In conclusion, this study on ischaemic stroke despite anticoagulant therapy in patients with AF showed that the aetiology of stroke is heterogeneous and unfavourable outcomes are common. While DOAC treatment after stroke despite anticoagulation was associated with better outcomes than VKA, add-on antiplatelets were linked to worse outcomes; further research into more personalised and novel preventive strategies is warranted.
Data availability statement
All data relevant to the study are included in the article or uploaded as supplementary information. Not applicable.
Patient consent for publication
The use and pooling of de-identified patient data from all Swiss centres participating in the study and the study itself were approved by the responsible ethics committee (Cantonal Ethics Committee Bern (Kantonale Ethikkommission (KEK) Bern) 2019–01010). The requirement for additional local ethical approval differed among non-Swiss participating centres and was acquired by the local principal investigators if necessary.
We thank all collaborators, listed in Supplementary Table 1, for their contribution to data collection.
This web only file has been produced by the BMJ Publishing Group from an electronic file supplied by the author(s) and has not been edited for content.
AAP and TRM are joint first authors.
JCP and DJS are joint senior authors.
Twitter @TotoMynell, @TweetNeuroLine
AAP and TRM contributed equally.
JCP and DJS contributed equally.
Presented at European Stroke Organisation Conference 2021
Collaborators Stefan T Engelter, Philippe A Lyrer, Leo H Bonati, Christopher Traenka, Alexandros A Polymeris, Annaelle Zietz, Lilian Kriemler, Nils Peters, Gian Marco De Marchis, Sebastian Thilemann, Henrik Gensicke, Lisa Hert, Benjamin Wagner, Fabian Schaub, Louisa Meya, Nikolaos Symeon Avramiotis, Joachim Fladt, Tolga Dittrich, Urs Fisch, Jan F Scheitz, Christian H Nolte, Karl Georg Haeusler, Simon Hellwig, Markus G Klammer, Simon Litmeier, Thomas R Meinel, Urs Fischer, David J Seiffge, Lorenz Grunder, Marcel Arnold, Simon Jung, Jan Gralla, Christoph Stretz, Shadi Yaghi, Xing (Cathy) Dai, Svenja Stoll, Ruihao Wang, Bernd Kallmünzer, Christopher R Leon Guerrero, Iman Moeini-Naghani, Hannah Oehler, Kyra Hoelscher, Peter Ringleb, Jan C Purrucker, Patrik Michel, Davide Strambo, Alexander Salerno, Giovanni Bianco, Carlo W Cereda, Timo Uphaus, Klaus Gröschel, Mira Katan, Susanne Wegener
Contributors DJS acts as guarantor for this study and takes full responsibility for the work and the conduct of the study, had access to the data, and controlled the decision to publish. AAP, TRM, JCP, DJS: design and study conception; data acquisition and analysis; first manuscript draft. All authors: data acquisition and analysis; critical manuscript revision.
Funding The authors have not declared a specific grant for this research from any funding agency in the public, commercial or not-for-profit sectors.
Competing interests JFS: grant from Corona-Stiftung, outside the submitted work. CHN: grants from German Ministry of Research and Education, German Center for Neurodegenerative Diseases, German Center for Cardiovascular Research; speaker and/or consultation fees from Bayer, Boehringer Ingelheim, Bristol Myers Squibb (BMS), Pfizer, Alexion, Daiichi-Sankyo, Abbott, W.L. Gore and Associates. CS: departmental funding from Massachusetts General Hospital for the Neuro-AF study. SY: steering committee member Neuro-AF study, non-funded; research collaboration Medtronic, non-funded. KGH: speaker’s honoraria, consulting fees, lecture honoraria and/or grants from Abbott, Alexion, AMARIN, AstraZeneca, Bayer, Sanofi, Boehringer Ingelheim, Daiichi Sankyo, Pfizer, BMS, Biotronik, Medtronic, Premier Research, Portola, W.L. Gore and Associates, Sun Pharma, Edwards Lifesciences. CC: grants from Swiss Heart Foundation (SHF); other support from iSchemaView and Bayer, outside the submitted work. KG: personal fees and/or non-financial support from Alexion Germany GmbH, Abbott Medical, Bayer Vital GmbH, Boehringer Ingelheim, BMS, Daiichi Sankyo, outside the submitted work. MK: funding from Swiss National Science Foundation (SNSF), SHF; contributions from BRAHMS Thermo Fisher, Roche; advisory fees from Bayer, AstraZeneca, Medtronic. SW: research support from SNSF, Olga Mayenfisch Foundation, University of Zurich CRPP stroke; speaker honoraria from Amgen; travel honoraria from Bayer; research grant from Boehringer Ingelheim. STE: research grants from SNSF, SHF, research support from Daiichi Sankyo; educational grant from Pfizer, compensation from Stago for educational material; travel/speaker honoraria from Bayer, Boehringer Ingelheim, BMS, Daiichi Sankyo; advisory board Bayer, Boehringer Ingelheim, BMS. PAR: speaker’s honoraria and lecture fees from Bayer, Boehringer Ingelheim, Daiichi Sankyo, Pfizer, outside the submitted work. UF: research support from the SNSF (32003B_197009), SHF, Medtronic; consultant for Medtronic, Stryker, CSL Behring; advisory board Portola/Alexion (money paid to institution). BK: consultant fees and travel expenses from Bayer, Daiichi Sankyo, Pfizer, Medtronic, outside the submitted work. JCP: consultation fees and travel expenses from Akcea, Bayer, Boehringer Ingelheim, Daiichi Sankyo, Pfizer, outside the submitted work. DJS: advisory board for Bayer Switzerland AG and Portola/Alexion, research funding from SNSF, SHF, Bangerter-Rhyner Foundation, Swiss Society of Neurology, Bayer Foundation. The remaining authors declare no conflicts of interest.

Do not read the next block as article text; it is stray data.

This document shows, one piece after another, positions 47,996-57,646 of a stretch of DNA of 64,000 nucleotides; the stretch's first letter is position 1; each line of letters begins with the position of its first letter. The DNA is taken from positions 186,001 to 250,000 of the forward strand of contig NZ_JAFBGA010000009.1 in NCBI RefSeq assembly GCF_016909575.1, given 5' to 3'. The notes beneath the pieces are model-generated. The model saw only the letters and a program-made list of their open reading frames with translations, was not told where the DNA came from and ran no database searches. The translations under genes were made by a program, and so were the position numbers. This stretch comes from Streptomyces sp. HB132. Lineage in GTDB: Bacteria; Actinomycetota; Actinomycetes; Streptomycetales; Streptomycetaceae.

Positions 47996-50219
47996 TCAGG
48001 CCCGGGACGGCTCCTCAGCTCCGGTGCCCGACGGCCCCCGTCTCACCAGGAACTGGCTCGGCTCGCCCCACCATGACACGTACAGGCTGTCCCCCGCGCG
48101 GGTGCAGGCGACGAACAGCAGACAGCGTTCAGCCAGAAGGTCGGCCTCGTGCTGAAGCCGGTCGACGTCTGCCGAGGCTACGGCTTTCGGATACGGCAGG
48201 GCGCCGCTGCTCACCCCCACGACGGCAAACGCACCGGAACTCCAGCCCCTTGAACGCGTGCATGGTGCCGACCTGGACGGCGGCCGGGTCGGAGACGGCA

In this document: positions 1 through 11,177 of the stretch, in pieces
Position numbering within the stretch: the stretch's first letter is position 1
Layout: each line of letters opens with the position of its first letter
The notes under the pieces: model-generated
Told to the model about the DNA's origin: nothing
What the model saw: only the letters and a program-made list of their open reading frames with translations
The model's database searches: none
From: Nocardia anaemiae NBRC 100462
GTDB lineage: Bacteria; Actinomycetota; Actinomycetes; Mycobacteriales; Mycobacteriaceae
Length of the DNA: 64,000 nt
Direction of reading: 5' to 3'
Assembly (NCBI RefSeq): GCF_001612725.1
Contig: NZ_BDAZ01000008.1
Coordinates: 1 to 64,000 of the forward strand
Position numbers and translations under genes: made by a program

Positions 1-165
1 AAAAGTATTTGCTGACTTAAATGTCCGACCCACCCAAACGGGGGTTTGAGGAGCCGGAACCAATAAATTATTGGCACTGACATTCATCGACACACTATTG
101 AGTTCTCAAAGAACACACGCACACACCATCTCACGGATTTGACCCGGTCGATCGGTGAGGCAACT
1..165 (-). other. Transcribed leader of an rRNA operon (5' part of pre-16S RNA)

Provenance and peer review Not commissioned; externally peer reviewed.